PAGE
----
I foresee a huge catastrophe, a terrible time is coming, I feel it deep inside of me. We have strayed so far from the right path, from nature, from what we are. We cannot survive on technological progress, only on the green pastures of this planet. What kind of people live in the big cities, who dont know anything about all this? They live in man-made objects, and they are completely ignorant of that which is given to us in abundance for free.
Politics are created in those cities, by sick people. And what politics! Bush is a sick person, a madman. He tells the world lies and makes war based on those lies, and still he is elected. Of course there have been tyrants before, but at least they had some stature.
I am actually very pessimistic. Things are going very fast now. We urgently need a new awareness. But awareness can only come from what is put in. What is the input nowadays?
Q Do you use a computer?
AH: The last new invention I used is the fax. That was enough for me. The telephone is a wonderful thing. What else do I need but to hear a living human voice? I dont know if all these new developments like internet and e-mail have taken us one step further. Yes, everything is super-functional, but it probably distracts us from the essence. Enormous amounts of information. I recently cancelled my subscription to a newspaper. I do not want to be part of the destruction of our resources and environment any longer.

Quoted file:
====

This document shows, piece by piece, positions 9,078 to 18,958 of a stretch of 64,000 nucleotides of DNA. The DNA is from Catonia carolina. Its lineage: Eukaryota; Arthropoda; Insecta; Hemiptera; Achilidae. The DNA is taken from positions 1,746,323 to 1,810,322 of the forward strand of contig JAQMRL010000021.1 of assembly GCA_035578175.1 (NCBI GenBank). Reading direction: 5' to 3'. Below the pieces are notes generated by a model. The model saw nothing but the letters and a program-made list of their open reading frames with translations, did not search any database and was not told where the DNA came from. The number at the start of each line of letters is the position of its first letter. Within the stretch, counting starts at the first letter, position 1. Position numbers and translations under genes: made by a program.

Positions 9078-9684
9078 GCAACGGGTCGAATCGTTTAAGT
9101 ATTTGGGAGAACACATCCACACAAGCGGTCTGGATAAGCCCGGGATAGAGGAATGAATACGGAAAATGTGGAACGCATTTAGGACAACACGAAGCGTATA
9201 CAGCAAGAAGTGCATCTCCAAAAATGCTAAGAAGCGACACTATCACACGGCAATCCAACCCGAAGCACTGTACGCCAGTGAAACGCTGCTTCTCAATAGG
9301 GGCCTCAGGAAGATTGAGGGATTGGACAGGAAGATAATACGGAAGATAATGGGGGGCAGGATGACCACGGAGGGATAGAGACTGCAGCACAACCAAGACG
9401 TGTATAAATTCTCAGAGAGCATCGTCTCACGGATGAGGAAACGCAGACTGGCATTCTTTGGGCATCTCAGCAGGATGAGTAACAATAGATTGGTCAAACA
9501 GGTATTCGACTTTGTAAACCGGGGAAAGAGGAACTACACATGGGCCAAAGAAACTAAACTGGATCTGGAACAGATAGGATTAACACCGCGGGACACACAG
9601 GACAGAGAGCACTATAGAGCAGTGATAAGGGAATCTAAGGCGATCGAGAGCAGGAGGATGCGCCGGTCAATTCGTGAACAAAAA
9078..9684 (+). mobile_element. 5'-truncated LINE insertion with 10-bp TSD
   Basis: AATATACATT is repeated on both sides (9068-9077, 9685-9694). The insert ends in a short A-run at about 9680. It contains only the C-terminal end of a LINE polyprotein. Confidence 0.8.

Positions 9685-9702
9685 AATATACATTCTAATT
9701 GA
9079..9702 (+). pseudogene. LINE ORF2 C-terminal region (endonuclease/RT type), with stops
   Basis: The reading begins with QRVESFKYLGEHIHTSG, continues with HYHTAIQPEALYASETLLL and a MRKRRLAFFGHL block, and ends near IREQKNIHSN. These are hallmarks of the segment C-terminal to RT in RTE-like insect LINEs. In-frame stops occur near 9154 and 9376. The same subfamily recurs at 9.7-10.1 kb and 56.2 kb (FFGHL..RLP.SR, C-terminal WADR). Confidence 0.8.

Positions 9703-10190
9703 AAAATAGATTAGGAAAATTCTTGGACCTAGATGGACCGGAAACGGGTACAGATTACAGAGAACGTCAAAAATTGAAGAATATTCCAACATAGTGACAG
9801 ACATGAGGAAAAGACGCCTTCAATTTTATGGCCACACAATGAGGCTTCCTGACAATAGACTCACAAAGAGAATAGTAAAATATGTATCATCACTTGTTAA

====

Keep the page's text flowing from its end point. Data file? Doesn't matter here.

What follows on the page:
Q: What role has intuition played in your research? Many scientists claim they have made their major discoveries intuitively, or even in a dream.
AH: I once had an astonishing experience. I fell asleep on a train from Zurich to Basel, and when I awoke I knew the difference between property and ownership. Later I included this in my Insights, Outlooks. My chemical research was often mostly intuitively. I love this form, this structure appeals to me. Yes, a matter of feeling.
Q: How do you spend your days at the moment?